- The Washington Times - Wednesday, November 5, 2003

A little more than a week ago, Etan Thomas and Juan Dixon’s roles were big questions for Washington Wizards coach Eddie Jordan.

Dixon seemingly had fallen out of the rotation before the start of the season, looking as if he would be thrust into a cheerleader’s role as Chris Whitney and former Maryland teammate Steve Blake soaked up the minutes off the bench.

And Thomas, once a lottery selection, needed to gain the trust of a new coach who was aware of his history of injuries.

But Dixon and Thomas have proved to be key reserves in the first three games of the season, meaning Jordan hasn’t had to fret over whether they will perform when he turns to them.

“Right now Etan is doing all the little things we need from him to stay in games,” Gilbert Arenas said. “He’s setting screens and pushing people around. So far he’s done it all.”

Thomas is significantly more physical than starting center Brendan Haywood, and starting Thomas ahead of Haywood already has been broached with Jordan.

A change doesn’t sound imminent, however.

“I think the roles that the guys have now are good right now,” Jordan said. “I think Etan is good in his specific role. Is he going to be a better starter than he is coming off the bench? I don’t know.

“If there is any drastic, drastic difference between a guy who is starting and a guy who is coming off the bench, then maybe we’ll have to look at that more.”

Thomas has played the most minutes at center among the Wizards so far. As a result he’s fourth on the team in scoring (10.3), and only Kwame Brown has grabbed more rebounds than Thomas’ 25.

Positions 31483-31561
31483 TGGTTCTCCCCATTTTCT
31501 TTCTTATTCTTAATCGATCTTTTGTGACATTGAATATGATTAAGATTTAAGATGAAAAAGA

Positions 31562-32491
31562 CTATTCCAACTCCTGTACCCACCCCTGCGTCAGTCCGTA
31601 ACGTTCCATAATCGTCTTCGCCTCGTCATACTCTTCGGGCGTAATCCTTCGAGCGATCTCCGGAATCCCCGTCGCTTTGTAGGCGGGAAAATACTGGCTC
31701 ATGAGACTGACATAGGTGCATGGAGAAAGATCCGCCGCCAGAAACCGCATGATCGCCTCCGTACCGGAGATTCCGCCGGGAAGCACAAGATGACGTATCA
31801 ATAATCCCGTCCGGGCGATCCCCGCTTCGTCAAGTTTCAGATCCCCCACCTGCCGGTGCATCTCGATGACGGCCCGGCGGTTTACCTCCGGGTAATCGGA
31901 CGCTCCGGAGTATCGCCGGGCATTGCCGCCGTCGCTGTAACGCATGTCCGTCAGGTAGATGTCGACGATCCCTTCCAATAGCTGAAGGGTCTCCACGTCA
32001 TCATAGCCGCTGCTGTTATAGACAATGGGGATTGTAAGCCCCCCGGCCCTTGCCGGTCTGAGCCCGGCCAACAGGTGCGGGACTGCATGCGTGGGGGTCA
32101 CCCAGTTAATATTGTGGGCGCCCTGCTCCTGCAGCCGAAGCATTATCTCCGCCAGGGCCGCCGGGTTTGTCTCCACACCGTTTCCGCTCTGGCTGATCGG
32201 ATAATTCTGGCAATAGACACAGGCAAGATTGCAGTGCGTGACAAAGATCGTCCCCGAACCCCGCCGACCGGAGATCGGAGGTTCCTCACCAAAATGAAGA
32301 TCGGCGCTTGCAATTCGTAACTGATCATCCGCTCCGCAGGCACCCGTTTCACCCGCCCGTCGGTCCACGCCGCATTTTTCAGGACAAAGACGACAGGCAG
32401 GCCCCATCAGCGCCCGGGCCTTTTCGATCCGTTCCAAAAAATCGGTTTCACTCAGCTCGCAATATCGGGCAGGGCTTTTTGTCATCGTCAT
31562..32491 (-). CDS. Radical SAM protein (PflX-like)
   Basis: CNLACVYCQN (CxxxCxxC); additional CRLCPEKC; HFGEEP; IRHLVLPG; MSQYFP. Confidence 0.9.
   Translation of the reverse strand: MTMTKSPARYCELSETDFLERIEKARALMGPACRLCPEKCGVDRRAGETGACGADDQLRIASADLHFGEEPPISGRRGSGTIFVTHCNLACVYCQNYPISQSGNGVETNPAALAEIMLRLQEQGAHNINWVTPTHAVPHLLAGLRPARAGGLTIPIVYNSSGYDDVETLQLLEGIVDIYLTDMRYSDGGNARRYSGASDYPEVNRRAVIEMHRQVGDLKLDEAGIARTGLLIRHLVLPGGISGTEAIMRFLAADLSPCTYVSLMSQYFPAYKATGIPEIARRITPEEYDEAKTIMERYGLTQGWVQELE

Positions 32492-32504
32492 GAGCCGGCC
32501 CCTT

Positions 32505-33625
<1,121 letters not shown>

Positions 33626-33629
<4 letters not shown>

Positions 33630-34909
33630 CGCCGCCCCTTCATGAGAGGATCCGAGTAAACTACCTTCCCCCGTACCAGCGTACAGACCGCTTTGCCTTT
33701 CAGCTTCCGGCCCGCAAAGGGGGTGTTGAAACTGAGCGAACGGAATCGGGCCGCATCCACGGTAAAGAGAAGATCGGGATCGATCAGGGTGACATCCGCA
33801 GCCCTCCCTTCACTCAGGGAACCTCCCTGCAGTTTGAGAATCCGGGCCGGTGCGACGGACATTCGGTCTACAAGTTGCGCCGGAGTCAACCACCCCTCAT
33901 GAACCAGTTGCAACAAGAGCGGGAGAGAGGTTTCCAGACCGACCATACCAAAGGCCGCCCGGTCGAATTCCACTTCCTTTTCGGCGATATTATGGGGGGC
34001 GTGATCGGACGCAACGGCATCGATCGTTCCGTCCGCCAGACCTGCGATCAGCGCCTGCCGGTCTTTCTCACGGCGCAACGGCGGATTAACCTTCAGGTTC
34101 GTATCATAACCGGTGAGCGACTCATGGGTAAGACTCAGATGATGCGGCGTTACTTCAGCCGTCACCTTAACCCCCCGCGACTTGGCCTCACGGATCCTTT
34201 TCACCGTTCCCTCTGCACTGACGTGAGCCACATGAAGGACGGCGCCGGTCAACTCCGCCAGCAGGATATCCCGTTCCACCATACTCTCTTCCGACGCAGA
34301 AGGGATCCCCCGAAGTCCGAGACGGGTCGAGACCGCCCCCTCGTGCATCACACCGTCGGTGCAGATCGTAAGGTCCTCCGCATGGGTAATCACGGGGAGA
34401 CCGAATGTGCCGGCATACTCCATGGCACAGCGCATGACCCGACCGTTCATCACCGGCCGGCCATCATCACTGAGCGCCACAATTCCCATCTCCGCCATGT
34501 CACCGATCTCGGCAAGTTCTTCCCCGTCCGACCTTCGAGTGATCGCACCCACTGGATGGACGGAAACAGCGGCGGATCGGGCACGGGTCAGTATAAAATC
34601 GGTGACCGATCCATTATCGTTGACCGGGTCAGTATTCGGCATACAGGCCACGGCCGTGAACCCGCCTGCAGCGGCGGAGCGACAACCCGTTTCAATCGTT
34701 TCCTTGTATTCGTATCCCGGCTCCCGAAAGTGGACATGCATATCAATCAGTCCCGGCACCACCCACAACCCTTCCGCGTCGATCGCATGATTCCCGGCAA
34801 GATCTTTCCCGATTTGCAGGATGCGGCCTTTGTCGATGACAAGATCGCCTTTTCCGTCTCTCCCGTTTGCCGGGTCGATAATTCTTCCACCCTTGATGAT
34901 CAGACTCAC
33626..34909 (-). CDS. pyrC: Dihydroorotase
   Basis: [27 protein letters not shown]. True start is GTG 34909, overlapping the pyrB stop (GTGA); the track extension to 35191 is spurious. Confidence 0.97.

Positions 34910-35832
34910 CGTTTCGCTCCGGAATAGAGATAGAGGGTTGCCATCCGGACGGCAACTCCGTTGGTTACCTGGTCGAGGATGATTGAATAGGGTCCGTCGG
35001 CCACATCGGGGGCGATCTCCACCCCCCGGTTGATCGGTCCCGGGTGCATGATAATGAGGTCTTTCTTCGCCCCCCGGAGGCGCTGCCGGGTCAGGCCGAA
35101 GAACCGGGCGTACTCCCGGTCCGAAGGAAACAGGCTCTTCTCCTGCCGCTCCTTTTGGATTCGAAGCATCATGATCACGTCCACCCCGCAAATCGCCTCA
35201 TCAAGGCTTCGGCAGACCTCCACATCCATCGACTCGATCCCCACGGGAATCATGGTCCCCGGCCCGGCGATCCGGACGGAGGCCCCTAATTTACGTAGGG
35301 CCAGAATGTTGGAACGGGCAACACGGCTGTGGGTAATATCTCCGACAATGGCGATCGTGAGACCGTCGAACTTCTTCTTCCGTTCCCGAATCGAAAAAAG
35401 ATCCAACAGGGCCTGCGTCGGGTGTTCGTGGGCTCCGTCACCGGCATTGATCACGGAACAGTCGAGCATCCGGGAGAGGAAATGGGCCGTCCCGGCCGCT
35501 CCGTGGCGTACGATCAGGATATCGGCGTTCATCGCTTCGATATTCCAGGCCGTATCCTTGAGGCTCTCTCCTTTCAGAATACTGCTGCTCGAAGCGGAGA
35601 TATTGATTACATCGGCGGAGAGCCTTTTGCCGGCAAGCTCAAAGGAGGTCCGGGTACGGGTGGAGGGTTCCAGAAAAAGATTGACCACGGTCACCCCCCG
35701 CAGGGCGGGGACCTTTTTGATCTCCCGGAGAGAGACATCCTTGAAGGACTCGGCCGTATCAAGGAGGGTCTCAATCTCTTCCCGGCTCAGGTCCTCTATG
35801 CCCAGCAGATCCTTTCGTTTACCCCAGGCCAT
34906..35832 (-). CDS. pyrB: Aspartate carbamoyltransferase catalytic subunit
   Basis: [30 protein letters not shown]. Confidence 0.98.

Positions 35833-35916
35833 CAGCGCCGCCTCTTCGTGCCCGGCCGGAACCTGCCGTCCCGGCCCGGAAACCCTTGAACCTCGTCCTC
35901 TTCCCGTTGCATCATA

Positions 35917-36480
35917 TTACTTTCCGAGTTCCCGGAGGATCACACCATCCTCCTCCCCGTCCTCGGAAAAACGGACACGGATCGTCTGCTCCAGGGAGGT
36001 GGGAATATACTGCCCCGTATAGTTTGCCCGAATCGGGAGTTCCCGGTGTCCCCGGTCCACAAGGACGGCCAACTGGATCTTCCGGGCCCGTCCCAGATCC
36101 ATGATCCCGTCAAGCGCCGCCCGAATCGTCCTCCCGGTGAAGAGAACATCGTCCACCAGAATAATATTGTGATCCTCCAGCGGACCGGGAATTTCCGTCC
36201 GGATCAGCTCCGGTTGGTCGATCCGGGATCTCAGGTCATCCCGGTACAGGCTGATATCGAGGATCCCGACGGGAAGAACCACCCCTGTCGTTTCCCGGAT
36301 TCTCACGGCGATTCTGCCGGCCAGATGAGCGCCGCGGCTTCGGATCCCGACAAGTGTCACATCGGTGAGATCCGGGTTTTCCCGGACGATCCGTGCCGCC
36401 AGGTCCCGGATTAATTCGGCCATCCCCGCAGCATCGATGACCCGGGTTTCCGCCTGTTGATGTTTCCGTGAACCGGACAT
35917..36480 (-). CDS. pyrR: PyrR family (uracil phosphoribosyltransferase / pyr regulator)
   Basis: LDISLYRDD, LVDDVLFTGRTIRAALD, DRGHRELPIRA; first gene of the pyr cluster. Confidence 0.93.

And what of Dixon?

“I like what he brings to the floor,” Jordan said. “He knows that I want him to work on his decision making, and he’s going to do that. I’ve probably got to put him in a position to do more catch and shooting. Defensively he knows he’s got a green light to take some risks, too.”

Dixon has appeared in all three games and played more minutes than Whitney and Blake combined. That wasn’t expected after a preseason in which Blake appeared to be much more effective.

But that never bothered Dixon.

“I never felt like I was out of the rotation,” Dixon said. “My opportunity came in the regular season, and I’m just trying to do what I can to stay in the rotation and help the team.”

As a whole, Jordan has been more than satisfied with the play of his reserves. In the Wizards’ last two games — losses to Toronto and New Jersey — the play of the second unit has given Washington an opportunity to win.

Against the Nets on Saturday, Jordan also gave extended minutes to Christian Laettner (26), Whitney (19) and Jared Jeffries (18). Washington’s bench outplayed the Nets’, outscoring it 37-23 despite the presence of Alonzo Mourning.

And in the team’s opening night rout of the Bulls, Washington’s bench played significantly better than Chicago’s.

“The bench has kept us in three games,” Jordan said. “They deserve to play more. They’ve shown that in practices, too. They’re more organized than the starters.”

The Wizards likely will need a big effort from the reserves again tonight when they play host to high-scoring Dallas. The Mavericks, Western Conference finalists last season, have added Antoine Walker to their starting lineup via a trade with Boson, and they acquired Antawn Jamison from Golden State in the offseason.

“They have a potent mix,” Jordan said. “We’ll need good play from everyone.”

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